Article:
Some people live their lives in such a manner that the only way they can be accurately described is “Christlike.” Those people’s lives are marked by humility, generosity, and sacrifice. In short, they are far more focused on others than themselves.
For many reasons, George Washington was one of those people.
Blood had already been spilled in the revolutionary effort, when in 1775, members of the Continental Congress asked George Washington to helm the newly formed Continental Army. The mighty patriot accepted the position, but on the day he did so, with great humility he declared, “With the utmost of sincerity, I do not think myself equal to the command I am honored with.”
The salary for General Washington was set at $500 per month, but as one of the wealthiest men in the country, he declined the pay and asked only to be reimbursed for expenses he incurred in the field. That kind of selflessness endeared him to his fellow patriots. Taking note of how Washington led, John Adams said of him, “There is something charming to me in the conduct of Washington, a gentleman of one of the first fortunes upon the continent, leaving his delicious retirement, his family and friends, sacrificing his ease and hazarding all in the cause of his country.”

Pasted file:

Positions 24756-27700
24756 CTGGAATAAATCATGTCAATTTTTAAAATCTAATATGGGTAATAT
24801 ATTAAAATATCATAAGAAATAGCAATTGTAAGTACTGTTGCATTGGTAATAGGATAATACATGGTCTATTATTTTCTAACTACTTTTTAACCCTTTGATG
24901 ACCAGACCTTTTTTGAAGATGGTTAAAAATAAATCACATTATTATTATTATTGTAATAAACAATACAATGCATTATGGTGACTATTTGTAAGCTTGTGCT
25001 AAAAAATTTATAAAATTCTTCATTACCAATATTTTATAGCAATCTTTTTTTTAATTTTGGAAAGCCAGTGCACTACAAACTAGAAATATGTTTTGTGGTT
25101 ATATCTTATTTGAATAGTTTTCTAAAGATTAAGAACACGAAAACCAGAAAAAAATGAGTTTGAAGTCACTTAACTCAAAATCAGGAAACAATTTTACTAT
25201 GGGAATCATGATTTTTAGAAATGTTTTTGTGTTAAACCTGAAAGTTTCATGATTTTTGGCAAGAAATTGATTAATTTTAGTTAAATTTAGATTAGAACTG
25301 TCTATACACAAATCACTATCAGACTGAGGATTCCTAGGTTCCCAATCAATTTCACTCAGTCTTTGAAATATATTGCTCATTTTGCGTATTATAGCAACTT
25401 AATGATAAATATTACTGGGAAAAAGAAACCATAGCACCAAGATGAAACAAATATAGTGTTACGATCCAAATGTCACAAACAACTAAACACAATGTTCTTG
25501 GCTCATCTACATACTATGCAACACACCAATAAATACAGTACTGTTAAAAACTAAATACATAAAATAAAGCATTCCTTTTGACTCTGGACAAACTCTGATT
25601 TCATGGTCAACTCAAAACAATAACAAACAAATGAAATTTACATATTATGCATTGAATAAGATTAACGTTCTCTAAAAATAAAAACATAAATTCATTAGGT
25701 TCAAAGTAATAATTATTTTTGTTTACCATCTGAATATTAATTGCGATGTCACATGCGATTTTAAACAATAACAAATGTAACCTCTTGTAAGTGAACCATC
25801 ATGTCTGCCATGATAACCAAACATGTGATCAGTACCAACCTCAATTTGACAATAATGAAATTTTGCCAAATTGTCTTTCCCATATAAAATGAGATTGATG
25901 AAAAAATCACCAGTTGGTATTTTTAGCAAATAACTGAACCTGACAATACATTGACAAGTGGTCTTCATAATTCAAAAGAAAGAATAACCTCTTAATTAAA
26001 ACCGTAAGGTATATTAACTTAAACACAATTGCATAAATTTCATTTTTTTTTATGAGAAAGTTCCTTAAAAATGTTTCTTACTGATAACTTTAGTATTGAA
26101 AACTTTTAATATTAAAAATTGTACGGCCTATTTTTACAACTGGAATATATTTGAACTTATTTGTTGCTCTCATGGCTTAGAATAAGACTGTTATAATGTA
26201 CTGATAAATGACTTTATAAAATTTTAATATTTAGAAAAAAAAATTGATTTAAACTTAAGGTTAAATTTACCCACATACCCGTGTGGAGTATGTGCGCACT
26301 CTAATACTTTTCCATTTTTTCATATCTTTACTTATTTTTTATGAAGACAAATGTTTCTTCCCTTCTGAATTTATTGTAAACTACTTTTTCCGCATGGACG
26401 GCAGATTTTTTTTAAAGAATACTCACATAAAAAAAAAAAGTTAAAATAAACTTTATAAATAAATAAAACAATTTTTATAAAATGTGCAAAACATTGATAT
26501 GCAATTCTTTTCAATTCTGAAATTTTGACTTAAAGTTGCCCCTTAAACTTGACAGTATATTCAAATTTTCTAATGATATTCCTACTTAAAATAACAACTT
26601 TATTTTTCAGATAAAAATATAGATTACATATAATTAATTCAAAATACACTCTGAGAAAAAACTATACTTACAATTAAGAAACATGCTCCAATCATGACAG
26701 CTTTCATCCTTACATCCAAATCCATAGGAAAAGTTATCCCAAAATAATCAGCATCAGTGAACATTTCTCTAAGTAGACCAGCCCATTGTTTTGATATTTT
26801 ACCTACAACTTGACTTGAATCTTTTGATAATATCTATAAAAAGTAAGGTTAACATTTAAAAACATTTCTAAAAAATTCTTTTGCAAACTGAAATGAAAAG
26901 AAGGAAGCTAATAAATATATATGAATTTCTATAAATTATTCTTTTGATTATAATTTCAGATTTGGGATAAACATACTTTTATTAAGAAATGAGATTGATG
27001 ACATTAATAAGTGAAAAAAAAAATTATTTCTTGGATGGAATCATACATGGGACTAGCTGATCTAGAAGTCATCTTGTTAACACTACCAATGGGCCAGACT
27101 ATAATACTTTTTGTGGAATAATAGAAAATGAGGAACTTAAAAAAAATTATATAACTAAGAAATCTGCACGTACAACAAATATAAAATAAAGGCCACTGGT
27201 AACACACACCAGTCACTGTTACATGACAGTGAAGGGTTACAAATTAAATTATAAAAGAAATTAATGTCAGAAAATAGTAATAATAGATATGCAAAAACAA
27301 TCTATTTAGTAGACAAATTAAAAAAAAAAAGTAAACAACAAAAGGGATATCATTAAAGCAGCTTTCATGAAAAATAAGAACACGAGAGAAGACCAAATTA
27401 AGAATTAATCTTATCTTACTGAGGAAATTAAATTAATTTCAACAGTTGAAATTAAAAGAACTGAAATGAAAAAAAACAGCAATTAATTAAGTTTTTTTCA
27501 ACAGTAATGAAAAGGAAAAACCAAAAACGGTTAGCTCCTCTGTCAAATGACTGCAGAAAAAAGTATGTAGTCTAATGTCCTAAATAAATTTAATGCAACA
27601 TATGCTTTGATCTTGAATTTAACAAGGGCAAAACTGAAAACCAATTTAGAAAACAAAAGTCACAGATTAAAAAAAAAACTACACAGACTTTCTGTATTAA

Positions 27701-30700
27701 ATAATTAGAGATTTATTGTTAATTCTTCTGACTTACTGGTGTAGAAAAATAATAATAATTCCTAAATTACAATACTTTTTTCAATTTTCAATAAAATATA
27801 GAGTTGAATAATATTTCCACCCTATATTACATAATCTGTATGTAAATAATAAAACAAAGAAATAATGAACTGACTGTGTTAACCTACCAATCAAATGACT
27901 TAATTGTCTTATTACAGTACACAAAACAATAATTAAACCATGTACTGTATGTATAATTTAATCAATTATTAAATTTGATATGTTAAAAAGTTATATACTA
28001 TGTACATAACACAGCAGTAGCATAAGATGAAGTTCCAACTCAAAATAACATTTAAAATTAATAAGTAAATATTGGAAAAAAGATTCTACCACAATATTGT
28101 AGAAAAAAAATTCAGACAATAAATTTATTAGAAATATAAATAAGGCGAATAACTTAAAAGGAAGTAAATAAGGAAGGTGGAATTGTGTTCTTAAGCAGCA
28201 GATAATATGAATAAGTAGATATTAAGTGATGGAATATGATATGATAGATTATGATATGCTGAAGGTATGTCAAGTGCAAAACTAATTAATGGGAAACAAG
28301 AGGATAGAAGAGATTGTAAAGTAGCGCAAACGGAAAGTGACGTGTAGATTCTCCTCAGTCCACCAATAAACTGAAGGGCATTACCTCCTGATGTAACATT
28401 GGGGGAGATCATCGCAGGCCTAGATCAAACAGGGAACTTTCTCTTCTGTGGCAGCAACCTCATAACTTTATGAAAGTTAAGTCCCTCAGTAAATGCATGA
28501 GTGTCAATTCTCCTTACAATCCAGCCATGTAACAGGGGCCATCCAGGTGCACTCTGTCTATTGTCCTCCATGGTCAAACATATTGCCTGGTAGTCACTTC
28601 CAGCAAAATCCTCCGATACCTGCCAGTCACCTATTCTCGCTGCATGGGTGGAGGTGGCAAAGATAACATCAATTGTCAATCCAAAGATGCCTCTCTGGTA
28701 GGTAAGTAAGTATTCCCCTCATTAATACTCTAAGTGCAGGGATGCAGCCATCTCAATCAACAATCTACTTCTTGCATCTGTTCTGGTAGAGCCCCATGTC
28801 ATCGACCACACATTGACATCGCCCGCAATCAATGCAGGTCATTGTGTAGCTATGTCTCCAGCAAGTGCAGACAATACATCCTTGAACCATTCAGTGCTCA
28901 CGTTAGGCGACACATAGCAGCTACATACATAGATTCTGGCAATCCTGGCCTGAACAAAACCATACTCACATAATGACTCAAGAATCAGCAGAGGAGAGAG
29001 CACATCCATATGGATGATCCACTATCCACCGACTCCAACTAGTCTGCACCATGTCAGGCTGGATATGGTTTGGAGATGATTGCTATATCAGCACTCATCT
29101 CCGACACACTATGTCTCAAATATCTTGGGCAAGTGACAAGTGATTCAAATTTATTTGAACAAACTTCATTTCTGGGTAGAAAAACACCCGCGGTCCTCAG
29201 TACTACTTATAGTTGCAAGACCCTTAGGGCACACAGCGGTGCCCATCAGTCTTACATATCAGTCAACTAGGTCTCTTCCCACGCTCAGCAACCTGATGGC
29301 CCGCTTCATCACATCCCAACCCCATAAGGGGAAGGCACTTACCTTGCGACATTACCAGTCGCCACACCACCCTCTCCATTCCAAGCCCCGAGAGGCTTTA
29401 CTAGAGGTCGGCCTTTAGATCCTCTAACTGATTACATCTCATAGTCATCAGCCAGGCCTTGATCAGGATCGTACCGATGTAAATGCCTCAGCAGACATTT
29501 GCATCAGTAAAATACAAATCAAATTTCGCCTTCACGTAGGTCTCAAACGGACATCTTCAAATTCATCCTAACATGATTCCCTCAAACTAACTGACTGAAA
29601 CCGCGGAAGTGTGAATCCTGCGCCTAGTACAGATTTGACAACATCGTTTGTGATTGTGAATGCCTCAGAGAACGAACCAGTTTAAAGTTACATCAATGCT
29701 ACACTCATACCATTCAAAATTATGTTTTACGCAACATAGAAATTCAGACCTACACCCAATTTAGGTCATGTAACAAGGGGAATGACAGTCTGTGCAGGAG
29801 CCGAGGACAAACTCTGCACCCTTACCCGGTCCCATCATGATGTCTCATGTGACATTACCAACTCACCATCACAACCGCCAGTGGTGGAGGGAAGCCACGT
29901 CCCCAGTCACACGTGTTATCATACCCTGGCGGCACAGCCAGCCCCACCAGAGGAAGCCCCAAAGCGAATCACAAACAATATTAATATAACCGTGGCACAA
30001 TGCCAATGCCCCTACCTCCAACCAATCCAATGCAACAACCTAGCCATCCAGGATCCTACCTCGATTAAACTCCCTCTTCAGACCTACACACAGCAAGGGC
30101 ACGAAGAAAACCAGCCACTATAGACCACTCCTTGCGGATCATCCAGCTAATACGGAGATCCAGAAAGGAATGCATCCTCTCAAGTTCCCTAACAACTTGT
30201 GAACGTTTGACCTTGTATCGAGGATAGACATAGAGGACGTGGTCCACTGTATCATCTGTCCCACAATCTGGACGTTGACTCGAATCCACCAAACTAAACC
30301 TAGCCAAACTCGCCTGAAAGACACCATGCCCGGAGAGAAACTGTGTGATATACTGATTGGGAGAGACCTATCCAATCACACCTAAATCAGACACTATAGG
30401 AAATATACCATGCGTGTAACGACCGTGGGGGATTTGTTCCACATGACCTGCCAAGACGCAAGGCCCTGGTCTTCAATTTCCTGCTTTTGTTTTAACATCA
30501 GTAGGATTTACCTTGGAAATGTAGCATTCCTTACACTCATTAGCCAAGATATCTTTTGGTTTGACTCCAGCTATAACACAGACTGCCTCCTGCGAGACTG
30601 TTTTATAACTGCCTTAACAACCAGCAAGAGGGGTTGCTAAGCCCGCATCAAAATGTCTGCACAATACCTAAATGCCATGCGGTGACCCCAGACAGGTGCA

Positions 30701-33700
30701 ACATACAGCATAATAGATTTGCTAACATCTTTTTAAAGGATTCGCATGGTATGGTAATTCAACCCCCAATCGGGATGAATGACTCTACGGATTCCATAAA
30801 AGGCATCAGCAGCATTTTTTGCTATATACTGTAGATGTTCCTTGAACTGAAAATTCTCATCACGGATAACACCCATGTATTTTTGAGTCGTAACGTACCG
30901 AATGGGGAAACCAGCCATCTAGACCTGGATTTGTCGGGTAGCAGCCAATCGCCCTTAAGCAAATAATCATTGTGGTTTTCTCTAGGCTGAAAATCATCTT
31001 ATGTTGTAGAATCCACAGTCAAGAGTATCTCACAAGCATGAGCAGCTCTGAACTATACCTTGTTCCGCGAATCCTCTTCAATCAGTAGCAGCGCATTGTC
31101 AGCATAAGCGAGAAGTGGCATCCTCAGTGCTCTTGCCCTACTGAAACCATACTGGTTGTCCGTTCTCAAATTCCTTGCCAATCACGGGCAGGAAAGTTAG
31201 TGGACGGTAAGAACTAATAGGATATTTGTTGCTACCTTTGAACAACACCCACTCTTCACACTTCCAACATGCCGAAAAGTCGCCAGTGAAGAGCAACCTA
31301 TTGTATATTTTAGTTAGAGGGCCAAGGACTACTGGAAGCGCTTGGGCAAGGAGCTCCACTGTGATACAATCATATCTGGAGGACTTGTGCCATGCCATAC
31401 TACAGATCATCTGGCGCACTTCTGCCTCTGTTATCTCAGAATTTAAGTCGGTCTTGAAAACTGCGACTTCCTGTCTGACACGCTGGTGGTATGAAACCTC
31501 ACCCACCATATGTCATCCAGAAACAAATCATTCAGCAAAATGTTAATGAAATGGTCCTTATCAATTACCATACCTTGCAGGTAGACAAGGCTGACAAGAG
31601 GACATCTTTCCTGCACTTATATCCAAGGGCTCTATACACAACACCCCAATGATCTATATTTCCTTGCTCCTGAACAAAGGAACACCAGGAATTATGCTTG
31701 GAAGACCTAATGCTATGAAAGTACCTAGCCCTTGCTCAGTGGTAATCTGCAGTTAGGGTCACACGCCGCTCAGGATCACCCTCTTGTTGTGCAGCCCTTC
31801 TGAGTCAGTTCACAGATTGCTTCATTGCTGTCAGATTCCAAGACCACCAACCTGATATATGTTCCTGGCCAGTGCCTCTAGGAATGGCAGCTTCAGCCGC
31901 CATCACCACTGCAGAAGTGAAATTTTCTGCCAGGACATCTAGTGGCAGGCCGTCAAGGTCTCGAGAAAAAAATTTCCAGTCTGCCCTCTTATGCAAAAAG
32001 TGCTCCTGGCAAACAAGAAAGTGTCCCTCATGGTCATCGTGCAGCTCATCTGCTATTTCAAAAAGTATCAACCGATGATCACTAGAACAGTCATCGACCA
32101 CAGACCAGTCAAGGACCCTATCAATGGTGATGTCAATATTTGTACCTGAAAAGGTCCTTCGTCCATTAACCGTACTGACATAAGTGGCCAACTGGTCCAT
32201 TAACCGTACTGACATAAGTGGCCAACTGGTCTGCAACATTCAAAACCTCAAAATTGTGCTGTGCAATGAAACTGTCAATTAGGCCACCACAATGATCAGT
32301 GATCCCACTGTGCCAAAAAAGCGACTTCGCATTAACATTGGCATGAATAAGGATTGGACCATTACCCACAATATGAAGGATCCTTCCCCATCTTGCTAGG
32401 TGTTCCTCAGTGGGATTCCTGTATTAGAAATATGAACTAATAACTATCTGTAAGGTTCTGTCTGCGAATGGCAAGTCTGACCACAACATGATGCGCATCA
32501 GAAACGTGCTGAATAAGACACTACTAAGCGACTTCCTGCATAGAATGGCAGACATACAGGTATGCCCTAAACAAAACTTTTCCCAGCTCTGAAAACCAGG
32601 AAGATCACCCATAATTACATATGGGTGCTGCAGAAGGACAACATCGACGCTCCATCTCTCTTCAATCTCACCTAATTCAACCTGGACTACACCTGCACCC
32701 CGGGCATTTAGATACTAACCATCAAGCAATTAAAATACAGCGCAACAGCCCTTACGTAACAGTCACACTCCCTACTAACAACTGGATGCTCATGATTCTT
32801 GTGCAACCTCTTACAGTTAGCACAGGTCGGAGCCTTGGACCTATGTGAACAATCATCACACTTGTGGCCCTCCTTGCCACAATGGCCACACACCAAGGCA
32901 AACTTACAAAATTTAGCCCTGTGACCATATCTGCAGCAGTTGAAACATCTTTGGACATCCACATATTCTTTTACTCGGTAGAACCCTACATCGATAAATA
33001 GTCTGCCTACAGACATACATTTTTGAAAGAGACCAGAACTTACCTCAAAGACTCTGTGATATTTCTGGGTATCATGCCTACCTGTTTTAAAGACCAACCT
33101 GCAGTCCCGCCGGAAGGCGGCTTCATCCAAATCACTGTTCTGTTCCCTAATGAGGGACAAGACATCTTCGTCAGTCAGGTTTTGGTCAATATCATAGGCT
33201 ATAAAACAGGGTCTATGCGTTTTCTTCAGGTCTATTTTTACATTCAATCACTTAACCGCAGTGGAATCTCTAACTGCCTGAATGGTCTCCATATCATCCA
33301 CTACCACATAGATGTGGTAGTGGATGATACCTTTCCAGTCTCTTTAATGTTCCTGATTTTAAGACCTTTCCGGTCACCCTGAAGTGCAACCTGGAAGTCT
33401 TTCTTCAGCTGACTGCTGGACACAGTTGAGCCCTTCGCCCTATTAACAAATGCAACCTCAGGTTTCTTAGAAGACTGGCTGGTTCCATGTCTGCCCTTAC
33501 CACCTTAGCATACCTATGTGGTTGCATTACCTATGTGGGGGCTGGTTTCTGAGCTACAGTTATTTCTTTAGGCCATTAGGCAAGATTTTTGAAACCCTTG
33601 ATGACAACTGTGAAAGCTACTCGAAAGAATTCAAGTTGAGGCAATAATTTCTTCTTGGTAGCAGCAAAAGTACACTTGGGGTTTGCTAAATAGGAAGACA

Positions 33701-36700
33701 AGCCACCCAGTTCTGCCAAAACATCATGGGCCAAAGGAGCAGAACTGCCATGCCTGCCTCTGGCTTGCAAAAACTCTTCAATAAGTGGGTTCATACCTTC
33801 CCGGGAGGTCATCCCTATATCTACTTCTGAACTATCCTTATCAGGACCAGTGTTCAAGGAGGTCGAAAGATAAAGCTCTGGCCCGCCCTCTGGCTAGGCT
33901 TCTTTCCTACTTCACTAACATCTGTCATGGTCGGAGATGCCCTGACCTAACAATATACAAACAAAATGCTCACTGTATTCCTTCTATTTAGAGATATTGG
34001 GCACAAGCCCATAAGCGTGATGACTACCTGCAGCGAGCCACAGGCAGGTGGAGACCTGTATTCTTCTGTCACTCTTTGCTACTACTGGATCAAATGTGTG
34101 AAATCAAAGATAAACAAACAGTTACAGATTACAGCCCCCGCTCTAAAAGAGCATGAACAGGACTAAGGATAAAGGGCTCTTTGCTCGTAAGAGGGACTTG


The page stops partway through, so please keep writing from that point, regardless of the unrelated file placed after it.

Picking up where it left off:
But The Cause was worth the risk – as history and our freedom attest! Washington eventually led the colonies to victory over England, but the great leader revealed his humility yet again when, almost immediately after securing victory, he resigned his post as General, and slipped back into civilian life (a move that greatly surprised his former enemy, King George III).
But Washington’s tranquility would be short-lived.
He quickly found himself back in the public eye again when he discovered that he’d been unanimously elected President of the United States. For good reasons, Washington was even more concerned about taking this role than the previous one. When he left his beloved home, he wrote, “I bade adieu to Mount Vernon, to private life and to domestic felicity, and with a mind oppressed with more anxious and painful sensations than I have words to express, set out for New York with the best disposition to render service to my country in obedience to its call but with less hope of answering its expectations.”
Though his presidency was a tough one – there’s lots to do when starting a nation, after all – it was a highly successful one. After two terms, he left public office once more, yet again surprising those around him who assumed he would stay in power until he died.
Washington’s legacy is an admirable one that no one else has effectively imitated. But then again, his example came from the greatest Leader of all, Jesus Christ.
George Washington…A Biography by Washington Irving. Doubleday & Company, 1976, Pages 168-169.
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(Resource cataloged by David R Smith)